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Math

daniil's Journal: How history of Mathematics was made 5

Journal by daniil
Here's an interesting article from American Scientist Online about the famous story of Carl Friedrich Gauss and the schoolmaster who gave his class the tedious assignment of summing the first 100 integers. The author thinks that "only one kind of student would ever be likely to add the numbers from 1 through 100 by performing 99 successive additions -- namely, a student using a computer or a programmable calculator", yet still finds that other, quite apparent shortcuts "can't match the elegance and ingenuity of Gauss's method."
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How history of Mathematics was made

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  • ... so I checked the article, and it uses the same obvious solution. Anyone who bothered to add up all the numbers would quickly run out of fingers ...

    • Anyone who bothered to add up all the numbers would quickly run out of fingers ...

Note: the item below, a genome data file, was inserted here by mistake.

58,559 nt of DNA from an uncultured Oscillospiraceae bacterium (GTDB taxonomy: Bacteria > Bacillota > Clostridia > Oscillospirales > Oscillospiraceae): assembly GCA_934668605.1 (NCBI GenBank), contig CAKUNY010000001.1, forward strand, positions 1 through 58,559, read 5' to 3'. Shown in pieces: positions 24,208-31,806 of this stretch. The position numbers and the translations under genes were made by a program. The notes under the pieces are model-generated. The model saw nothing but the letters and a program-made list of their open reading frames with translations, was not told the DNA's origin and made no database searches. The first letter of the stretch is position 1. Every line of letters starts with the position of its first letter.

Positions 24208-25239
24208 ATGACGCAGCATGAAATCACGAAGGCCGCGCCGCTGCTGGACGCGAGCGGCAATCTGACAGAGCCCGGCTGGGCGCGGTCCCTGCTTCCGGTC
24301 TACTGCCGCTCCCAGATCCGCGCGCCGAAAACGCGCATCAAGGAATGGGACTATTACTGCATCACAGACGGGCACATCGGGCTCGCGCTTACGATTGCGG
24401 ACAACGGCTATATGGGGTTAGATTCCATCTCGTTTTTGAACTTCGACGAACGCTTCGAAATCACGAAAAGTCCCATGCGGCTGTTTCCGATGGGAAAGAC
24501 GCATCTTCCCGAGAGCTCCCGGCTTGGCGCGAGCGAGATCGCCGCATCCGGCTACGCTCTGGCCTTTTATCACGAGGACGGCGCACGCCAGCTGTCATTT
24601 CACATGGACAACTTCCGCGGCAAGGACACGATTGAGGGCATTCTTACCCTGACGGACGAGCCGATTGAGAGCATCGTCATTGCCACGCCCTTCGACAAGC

Yes, that's exactly the point the author of the article is trying to make. We don't know how the other kids (or the teacher) solved the problem (probably by using a less elegant heuristic). We don't even know if this ever happened at all. The only thing here we know for sure is that Gauss was a bloody brilliant guy.

      • it's not really that hard to find the answer by simple addition. and yes, i think this is how the teacher intended they should find it.
      • Once again I am reminded of why I am not a math major. I woulda sat there and added them up. *sigh*
        • See, there's the difference. I learned early that if you can count on your fingers, you can also use them as placeholders while you find easier ways to work through a problem, etc.

          For example, anything x 11

          1. Add a zero
          2. Add back the original amount

          Anything x 5

          1. Double it
          2. Divide by 2

          Converting celcius to fahrenheit:

          1. Shift right 1 decimal place (29 becomes 290)
          2. take off the original amount (290-29 is the same as 291-30, = 261)
          3. double it, and shift left 1 decimal place (261x2=522, or 52.2)
          4. add 32 (52.

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